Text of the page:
MBCF going rogue in coffee bean market
Avia Collinder, Business Reporter
UNDER ITS proprietary Jablum brand, Mavis Bank Coffee factory (MBCF) has introduced a blended product, as Blue Mountain coffee supplies contract and the price of the bean spikes at the farm gate.
The coffee company's CEO, Senator Norman Grant, has also declared that he plans to defy the existing supply rules for the bean, under which farmers are contracted to individual coffee estates. MBCF will buy the premium beans from anyone with capacity to sell, he said.
Blue Mountain coffee supplies have slid 24 per cent year-over-year. MBCF is now paying $7,200 per box for green bean, up from $5,000 in 2013 and $3,500 the year before, Grant told the Financial Gleaner.
Trying to grow company share in a market that is low on beans, Mavis Bank has added a new product, the Jablum Caribbean Blend made from 30 per cent Blue Mountain and 70 per cent Caribbean arabica coffees.
"We are introducing that product at a different price point so that customers in travel retail can still buy a 30 per cent Blue Mountain coffee ... because of the shortage, the volume," said the MBCF chief executive.
Grant said that in 2013 local production fell to two million pounds of coffee in Jamaica with only 1.6 million pounds of Blue Mountain. "This is an all-time low," he said.
MBCF is owned by Jamaica Producers Group and Pan-Jamaican Investment Trust, which acquired the operation in 2011. Then, the factory was processing 1.4 million pounds of green beans annually from cherry berries, representing approximately 30 per cent of Jamaica's Blue Mountain coffee output.
Grant declined comment on current output, saying only that buyers of its products are willing to take four times what is now available from the company.
To meet demand, he said MBCF will be purchasing beans from any farmer willing to sell, in defiance of the established registration system under which local farmers sell only to specific estates under contract.
"It's a competitive industry and whoever plants coffee and has coffee available for sale, Mavis Bank Coffee is open to have a relationship with them," said Grant.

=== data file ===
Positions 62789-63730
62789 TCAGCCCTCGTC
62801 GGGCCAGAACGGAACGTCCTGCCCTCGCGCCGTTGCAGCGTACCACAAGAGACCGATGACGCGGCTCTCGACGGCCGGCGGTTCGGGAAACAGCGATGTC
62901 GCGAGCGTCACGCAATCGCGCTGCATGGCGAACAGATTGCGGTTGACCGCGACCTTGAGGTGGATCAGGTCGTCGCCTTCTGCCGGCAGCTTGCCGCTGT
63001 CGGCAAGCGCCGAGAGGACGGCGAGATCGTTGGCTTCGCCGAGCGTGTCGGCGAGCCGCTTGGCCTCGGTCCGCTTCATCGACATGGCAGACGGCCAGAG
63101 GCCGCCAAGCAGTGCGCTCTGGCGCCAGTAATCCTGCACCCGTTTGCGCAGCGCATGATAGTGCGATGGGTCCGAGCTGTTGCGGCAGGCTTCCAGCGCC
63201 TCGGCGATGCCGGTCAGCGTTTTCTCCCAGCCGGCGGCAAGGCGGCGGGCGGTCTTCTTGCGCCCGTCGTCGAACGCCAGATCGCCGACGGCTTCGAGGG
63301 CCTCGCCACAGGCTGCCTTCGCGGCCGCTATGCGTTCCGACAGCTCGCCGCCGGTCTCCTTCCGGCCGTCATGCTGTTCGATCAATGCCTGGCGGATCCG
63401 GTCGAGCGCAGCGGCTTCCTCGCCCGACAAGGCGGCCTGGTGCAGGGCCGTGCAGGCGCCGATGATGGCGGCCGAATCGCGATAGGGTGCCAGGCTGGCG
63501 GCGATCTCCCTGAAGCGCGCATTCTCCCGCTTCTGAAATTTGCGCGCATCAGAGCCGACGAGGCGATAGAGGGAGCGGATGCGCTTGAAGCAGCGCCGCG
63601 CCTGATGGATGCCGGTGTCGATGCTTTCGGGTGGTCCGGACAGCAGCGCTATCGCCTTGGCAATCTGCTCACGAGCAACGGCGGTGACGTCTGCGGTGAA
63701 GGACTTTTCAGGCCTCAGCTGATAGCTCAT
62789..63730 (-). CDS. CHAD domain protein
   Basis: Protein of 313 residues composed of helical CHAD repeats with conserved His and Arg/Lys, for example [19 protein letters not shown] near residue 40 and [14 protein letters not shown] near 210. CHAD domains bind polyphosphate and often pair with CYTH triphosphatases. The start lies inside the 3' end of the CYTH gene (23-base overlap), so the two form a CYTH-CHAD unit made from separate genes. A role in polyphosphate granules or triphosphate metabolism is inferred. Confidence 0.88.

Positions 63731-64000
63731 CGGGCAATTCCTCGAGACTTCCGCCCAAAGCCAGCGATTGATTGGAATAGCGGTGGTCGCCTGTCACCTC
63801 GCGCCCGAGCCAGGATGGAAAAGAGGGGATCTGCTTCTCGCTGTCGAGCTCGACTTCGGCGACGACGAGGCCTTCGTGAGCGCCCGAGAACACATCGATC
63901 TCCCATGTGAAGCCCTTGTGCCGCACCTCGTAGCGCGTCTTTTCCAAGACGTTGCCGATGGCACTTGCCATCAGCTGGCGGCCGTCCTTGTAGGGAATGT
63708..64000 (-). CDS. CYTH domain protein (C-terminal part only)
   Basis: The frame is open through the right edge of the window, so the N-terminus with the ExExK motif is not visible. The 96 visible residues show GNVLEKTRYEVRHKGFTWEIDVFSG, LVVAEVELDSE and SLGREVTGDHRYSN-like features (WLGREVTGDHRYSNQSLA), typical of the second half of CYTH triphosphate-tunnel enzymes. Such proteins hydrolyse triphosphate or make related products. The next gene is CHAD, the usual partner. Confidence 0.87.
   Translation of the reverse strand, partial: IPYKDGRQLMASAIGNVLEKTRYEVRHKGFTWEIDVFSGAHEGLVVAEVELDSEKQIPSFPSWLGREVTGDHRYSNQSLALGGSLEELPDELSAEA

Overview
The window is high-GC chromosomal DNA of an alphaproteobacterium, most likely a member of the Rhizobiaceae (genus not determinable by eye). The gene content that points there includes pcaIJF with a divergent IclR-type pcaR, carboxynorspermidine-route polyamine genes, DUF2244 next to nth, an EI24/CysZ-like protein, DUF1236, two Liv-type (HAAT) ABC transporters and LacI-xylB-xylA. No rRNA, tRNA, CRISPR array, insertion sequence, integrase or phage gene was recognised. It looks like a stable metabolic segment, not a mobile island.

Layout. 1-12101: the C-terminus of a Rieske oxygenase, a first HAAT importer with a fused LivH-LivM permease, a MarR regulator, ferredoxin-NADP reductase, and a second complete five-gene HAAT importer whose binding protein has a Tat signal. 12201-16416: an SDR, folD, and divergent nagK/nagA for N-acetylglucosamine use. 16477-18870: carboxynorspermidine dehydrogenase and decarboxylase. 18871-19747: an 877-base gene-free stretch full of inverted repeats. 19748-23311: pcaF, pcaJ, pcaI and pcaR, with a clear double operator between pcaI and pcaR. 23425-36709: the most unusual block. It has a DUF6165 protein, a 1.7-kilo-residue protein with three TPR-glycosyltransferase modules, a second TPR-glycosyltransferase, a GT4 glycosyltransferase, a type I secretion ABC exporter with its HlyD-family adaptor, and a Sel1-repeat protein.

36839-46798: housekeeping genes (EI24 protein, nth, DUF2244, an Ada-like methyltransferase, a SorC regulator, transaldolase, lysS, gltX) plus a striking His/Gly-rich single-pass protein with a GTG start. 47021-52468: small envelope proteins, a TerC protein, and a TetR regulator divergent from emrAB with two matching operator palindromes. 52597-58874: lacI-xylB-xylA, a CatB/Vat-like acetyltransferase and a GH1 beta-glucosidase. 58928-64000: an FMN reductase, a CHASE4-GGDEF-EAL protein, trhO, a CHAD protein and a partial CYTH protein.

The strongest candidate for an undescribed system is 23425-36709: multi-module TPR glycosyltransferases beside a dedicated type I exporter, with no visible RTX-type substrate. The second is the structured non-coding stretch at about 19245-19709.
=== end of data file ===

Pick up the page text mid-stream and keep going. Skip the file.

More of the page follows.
"That's how the industry is structured and that's what our focus is at this time. You can quote me. I have no problem. We are in the business of buying coffee and we are prepared to provide them [farmers] with preferential services," he declared.
Mavis Bank's owners have now completed $250 million of upgrades primarily intended to improve product quality and market access. The spend included construction of a $100m waste treatment facility and extension of the barbecue for the drying of beans; $100m for new bean roasting equipment; a new accounting platform which supports the capture of farmers' data; and $20 million on quality systems to achieve certification from the US Food and Drug Administration, Grant said.
He said MBCF is the first coffee operation in Jamaica to have received such a certification and is now preparing for HACCP certification within the next three months.
MBCF operates as a coffee dealer and processor in the business of green bean processing, roasting, and coffee drink production.
It is the registered owner of the Jablum trademark, and its products are offered for sale in Japan, China, South Korea, the United States, the United Kingdom, and the Caribbean.
Some 70 per cent of green bean is currently sold to Japan, 20 per cent to the US and the remainder to Europe.
Revenue is now split between green beans and roast in a 65:35 ratio, but Grant said that a push is being made to improve the proportion of sales from value added products over time. He said the company's sales revenue has been steady since the change of ownership.
MBCF will be deepening its distribution channels - targeting hotels, supermarkets, travel retail and Caribbean distribution - "to really intensify our presence in Jamaica and all coffee segments" and to ensure that "roasted is in travel retail, cruise ships," he said.
"We are going to Caribbean and USA; we are placing our coffee all over the world. It's an intensification," he added.